Exosomes in the pathogenesis, diagnostics and therapeutics of liver diseases

Citations of this article
Mendeley users who have this article in their library.


Exosomes are small (30-100 nm in diameter) extracellular membrane-enclosed vesicles released by different cell types into the extracellular space or into biological fluids by exocytosis as a result of fusion of intracellular multivesicular bodies with the plasma membrane. The primary function of exosomes is intercellular communication with both beneficial (physiological) and harmful (pathological) potential outcomes. Liver cells are exosome-releasing cells as well as targets for endogenous exosomes and exosomes derived from cells of other organs. Despite limited studies on liver exosomes, initial observations suggest that these vesicles are important in liver physiology and pathophysiology. In this review, we briefly summarize the recent findings on liver exosomes, their functions and significance for novel diagnostic and therapeutic approaches. © 2013 European Association for the Study of the Liver.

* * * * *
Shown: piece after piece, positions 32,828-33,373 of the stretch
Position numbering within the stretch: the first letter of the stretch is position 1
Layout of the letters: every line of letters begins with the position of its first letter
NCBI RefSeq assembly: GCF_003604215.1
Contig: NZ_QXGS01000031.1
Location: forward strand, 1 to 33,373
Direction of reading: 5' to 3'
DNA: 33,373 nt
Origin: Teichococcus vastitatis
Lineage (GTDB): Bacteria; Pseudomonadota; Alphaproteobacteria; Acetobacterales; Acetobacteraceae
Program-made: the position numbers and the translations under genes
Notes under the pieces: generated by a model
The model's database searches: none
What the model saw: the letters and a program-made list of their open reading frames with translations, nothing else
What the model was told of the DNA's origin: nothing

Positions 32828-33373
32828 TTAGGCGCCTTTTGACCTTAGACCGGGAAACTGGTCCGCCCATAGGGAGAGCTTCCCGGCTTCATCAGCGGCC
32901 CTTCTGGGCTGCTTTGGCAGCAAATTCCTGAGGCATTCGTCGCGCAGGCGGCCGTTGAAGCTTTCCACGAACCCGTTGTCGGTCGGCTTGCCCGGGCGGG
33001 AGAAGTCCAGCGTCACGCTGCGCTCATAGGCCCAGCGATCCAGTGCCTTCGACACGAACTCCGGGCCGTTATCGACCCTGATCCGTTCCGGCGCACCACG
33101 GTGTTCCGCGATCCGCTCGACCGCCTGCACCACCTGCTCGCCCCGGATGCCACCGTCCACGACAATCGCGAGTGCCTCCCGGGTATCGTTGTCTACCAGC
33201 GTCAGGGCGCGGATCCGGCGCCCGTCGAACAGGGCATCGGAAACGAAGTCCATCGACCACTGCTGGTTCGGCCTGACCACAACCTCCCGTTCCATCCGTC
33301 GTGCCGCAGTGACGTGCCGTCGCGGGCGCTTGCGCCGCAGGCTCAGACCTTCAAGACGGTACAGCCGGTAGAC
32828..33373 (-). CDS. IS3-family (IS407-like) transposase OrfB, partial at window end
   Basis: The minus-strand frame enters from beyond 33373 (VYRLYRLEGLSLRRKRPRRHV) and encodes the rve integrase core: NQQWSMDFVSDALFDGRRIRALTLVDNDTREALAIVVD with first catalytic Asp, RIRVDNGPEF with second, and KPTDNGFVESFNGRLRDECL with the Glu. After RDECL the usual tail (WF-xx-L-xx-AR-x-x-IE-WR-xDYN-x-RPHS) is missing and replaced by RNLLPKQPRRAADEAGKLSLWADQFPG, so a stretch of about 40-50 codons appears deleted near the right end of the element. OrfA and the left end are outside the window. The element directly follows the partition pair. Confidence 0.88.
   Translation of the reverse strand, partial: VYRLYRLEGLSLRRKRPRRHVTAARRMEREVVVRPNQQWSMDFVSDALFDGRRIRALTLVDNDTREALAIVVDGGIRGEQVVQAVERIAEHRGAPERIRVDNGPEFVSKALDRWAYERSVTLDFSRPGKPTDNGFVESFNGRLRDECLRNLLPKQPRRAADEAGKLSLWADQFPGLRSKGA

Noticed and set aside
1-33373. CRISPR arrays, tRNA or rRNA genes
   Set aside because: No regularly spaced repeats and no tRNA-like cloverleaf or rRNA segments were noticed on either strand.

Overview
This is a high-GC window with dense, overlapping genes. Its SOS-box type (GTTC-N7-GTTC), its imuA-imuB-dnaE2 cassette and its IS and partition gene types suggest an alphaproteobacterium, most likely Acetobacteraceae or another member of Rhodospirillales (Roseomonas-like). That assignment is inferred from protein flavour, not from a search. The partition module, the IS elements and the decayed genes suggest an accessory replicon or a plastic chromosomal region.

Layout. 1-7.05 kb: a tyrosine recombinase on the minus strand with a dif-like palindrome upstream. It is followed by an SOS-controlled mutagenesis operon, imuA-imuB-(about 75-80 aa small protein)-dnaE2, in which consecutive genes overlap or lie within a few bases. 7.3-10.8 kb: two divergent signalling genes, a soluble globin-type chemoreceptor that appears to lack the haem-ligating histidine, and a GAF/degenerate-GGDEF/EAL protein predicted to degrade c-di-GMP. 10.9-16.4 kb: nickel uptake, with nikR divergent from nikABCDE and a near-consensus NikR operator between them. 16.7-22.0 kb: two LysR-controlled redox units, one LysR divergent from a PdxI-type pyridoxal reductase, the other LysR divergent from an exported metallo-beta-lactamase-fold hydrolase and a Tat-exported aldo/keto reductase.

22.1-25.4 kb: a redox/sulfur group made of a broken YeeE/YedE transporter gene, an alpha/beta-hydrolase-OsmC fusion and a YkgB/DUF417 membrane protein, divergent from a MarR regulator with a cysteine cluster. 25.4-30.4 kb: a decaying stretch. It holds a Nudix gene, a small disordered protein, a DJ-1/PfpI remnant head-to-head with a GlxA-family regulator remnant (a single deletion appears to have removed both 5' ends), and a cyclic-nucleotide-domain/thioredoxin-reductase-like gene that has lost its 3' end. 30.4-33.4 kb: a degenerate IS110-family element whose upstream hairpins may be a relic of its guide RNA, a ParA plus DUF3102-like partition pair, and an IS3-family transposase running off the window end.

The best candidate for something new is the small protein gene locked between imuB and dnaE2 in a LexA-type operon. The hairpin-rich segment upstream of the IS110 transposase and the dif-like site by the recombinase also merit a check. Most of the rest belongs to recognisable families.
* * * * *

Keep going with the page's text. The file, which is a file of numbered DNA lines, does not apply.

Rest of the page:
Masyuk, A. I., Masyuk, T. V., & Larusso, N. F. (2013). Exosomes in the pathogenesis, diagnostics and therapeutics of liver diseases. Journal of Hepatology. Elsevier B.V. https://doi.org/10.1016/j.jhep.2013.03.028

Register to see more suggestions

Mendeley helps you to discover research relevant for your work.

Already have an account?

Save time finding and organizing research with Mendeley

Sign up for free